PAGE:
Stomach cancer, sometimes called gastric cancer, isn’t necessarily what you think of first when experiencing some of the signs and symptoms. That’s why it’s not always found in the early stages. At what point do you talk to your doctor about whether you should be evaluated for stomach cancer or another gastric condition that’s causing you to be uncomfortable? Are you at risk for developing stomach cancer in the future?
Am I at Risk for Developing Stomach Cancer?
There are some people at a higher risk for developing stomach cancer due to other medical conditions such as:
- H Pylori infection
- Previous surgery for ulcers
- Previous Epstein-Barr infection
- Pernicious anemia or growths in your stomach called polyps
And there are things we eat or habits that can cause you to be more likely to develop stomach cancer such as:
- Being overweight
- Eating a diet high in smoked, pickled, salty foods or highly processed foods
- Drinking alcohol
Age is also a factor. As you get older you’re more likely to develop stomach cancer, as well as other types of cancer. It seems to develop more often in men, and in people with Type A blood.
How Do You Find Out If It’s Stomach Cancer?
Stomach cancer can be detected early if brought to a physician's attention. This is often not the case, as the symptoms of gastric cancer seem like 'normal' occurrences after mealtimes or when food may not agree with you. If you have many risk factors or have symptoms of stomach cancer, meet with your doctor to discuss appropriate screening. They may do blood tests, endoscopy, or scans to see if any growth has developed.
Surprising Signs and Symptoms of Stomach Cancer
Symptoms of stomach cancer can seem like many other common stomach problems. While these are easy to shrug off, these must be analyzed, particularly if they are long-term issues. Stomach cancer occurs when the stomach begins to form cancer cells that multiply and grow out of control. This often happens over several years, and you may not initially show symptoms. Many people experience indigestion or heartburn from time to time, so consider other lifestyle factors that may contribute to the symptoms as well.
Some common symptoms of stomach cancer include:
- Loss or change in appetite
- Changes in weight
- Frequent heartburn or indigestion
- Diarrhea or constipation, with or without blood
- Discomfort or pain in the abdomen area
- Nausea or vomiting, with or without blood
- Swelling in the abdominal area
- Changes in swallowing
- Exhaustion or weakness
- Jaundice (yelling of the skin and eyes)
If you have been experiencing some of these symptoms, begin with a food diary to identify what may be triggering painful conditions like heartburn, stomach cramps, nausea, or other discomforts. In the journal, track the foods you eat, things you drink, and how you’re feeling afterward. When experiencing symptoms describe the severity on a scale of 1 to 10 with 10 being very intense pain and 1 being somewhat uncomfortable.
Things like irritable bowel syndrome, food allergies, and acid reflux can contribute to many of these symptoms. Reviewing the journal with your doctor after having some bouts of pain or nausea can help them identify things you should eliminate from your diet to see if it helps you feel better. If changes to your diet don’t help, they may request some tests be run to narrow down the cause.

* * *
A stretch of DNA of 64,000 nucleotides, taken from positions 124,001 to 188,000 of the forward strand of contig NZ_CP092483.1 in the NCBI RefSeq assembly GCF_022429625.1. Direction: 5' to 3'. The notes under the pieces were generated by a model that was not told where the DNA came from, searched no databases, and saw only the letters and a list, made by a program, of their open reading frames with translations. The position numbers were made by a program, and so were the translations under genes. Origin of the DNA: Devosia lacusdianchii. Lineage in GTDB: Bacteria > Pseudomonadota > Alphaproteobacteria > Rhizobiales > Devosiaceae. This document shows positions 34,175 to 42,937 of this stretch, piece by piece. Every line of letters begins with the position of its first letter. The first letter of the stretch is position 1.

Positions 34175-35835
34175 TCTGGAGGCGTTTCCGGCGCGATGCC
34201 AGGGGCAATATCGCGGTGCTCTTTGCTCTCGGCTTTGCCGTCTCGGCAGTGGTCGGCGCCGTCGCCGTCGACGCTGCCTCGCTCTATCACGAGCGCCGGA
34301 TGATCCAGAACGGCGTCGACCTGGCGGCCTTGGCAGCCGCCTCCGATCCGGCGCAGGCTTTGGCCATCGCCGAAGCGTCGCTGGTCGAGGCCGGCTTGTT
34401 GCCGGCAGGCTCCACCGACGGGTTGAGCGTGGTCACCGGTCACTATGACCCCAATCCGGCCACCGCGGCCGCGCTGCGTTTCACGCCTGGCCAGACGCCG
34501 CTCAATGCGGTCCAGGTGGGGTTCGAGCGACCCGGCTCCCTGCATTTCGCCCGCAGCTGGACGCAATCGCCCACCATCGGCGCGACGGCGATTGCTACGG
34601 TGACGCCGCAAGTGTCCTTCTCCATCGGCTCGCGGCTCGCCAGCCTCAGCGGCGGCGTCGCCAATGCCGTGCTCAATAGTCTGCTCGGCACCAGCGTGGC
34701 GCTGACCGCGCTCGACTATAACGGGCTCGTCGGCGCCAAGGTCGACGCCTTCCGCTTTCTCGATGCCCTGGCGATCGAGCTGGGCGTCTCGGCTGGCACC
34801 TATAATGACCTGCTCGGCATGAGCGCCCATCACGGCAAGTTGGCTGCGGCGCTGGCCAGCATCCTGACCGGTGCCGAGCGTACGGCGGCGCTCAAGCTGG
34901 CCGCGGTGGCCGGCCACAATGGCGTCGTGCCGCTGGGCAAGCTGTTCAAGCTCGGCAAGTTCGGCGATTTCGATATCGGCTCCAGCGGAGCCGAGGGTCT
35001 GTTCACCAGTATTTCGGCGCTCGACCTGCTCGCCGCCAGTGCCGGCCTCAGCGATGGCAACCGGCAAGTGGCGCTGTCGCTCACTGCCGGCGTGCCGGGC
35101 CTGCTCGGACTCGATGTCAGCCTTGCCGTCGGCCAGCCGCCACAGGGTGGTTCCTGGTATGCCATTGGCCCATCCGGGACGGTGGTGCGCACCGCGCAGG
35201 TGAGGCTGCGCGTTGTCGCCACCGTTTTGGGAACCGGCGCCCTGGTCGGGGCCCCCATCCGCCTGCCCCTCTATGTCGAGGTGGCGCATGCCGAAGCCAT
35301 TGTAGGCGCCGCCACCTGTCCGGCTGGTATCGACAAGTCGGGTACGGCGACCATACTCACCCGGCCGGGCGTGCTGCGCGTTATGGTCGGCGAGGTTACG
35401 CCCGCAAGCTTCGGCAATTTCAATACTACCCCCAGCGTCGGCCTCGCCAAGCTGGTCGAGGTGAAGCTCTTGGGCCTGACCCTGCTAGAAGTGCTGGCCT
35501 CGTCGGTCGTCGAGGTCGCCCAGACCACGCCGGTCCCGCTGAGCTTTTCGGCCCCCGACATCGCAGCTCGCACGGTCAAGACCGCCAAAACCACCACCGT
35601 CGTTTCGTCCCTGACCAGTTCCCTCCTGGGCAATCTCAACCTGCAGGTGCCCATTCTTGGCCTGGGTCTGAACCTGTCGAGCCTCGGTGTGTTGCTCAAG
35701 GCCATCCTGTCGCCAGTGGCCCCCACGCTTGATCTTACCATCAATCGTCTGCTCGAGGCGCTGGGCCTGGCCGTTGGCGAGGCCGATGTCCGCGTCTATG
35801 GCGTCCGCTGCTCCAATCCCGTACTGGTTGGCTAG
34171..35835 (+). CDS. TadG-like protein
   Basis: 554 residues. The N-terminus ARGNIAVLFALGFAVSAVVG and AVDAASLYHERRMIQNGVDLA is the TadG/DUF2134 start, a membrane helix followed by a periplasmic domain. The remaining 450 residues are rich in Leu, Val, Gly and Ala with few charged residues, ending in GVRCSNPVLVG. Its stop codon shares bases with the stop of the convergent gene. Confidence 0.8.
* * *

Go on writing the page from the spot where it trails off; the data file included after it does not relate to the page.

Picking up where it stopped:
How Is Stomach Cancer Treated?
If you have been diagnosed with stomach cancer, treatment will depend on the location, size, and stage. An oncologist will create a treatment plan that takes these things and your overall health into consideration. Common treatments for stomach cancer can include surgery, chemotherapy, radiation therapy, immunotherapy, and targeted therapy. The right combination of these will be decided by your cancer care team.
Other Cancers Can Start in the Stomach
There are a few other types of cancer that can start in the stomach but are not considered stomach cancer, including:
Gastrointestinal Stromal Tumors (GISTs)
GISTS are not a common form of stomach cancer and start in the beginning stages of cell formation. They can start anywhere in the digestive tract but more often develop in the stomach.
Neuroendocrine Tumors (NETs)
These cells begin in the stomach and mimic nerve and hormone cells. They are slow-growing cells and do not spread to other organs, but they can spread rapidly.
Lymphocytes are immune system cells, and cancerous lymphomas can develop here. Oftentimes they will begin in other parts of the body, but they can develop in the stomach wall.
Gastric Cancer Care at Willamette Valley Cancer Institute
If you are experiencing symptoms of stomach cancer on a regular basis or if they have been present for more than a few days, it may be time to visit your primary care physician. Additionally, if you have severe stomach pain, bleeding, or quality of life concerns, schedule an appointment. They can run some tests to see what’s causing the symptoms. In many cases, it can be something simple like acid reflux or another non-cancerous condition. If you get diagnosed with stomach cancer, you’ll need to select a medical oncologist who can help create your treatment plan.
The specialists at Willamette Valley Cancer Institute provide treatment plans specific to each patient’s needs. We also provide second opinions on treatment plans. Request an appointment with the location closest to you in the Willamette Valley area, including Albany, Corvallis, Eugene, Florence, Lincoln City, and Newport, Oregon.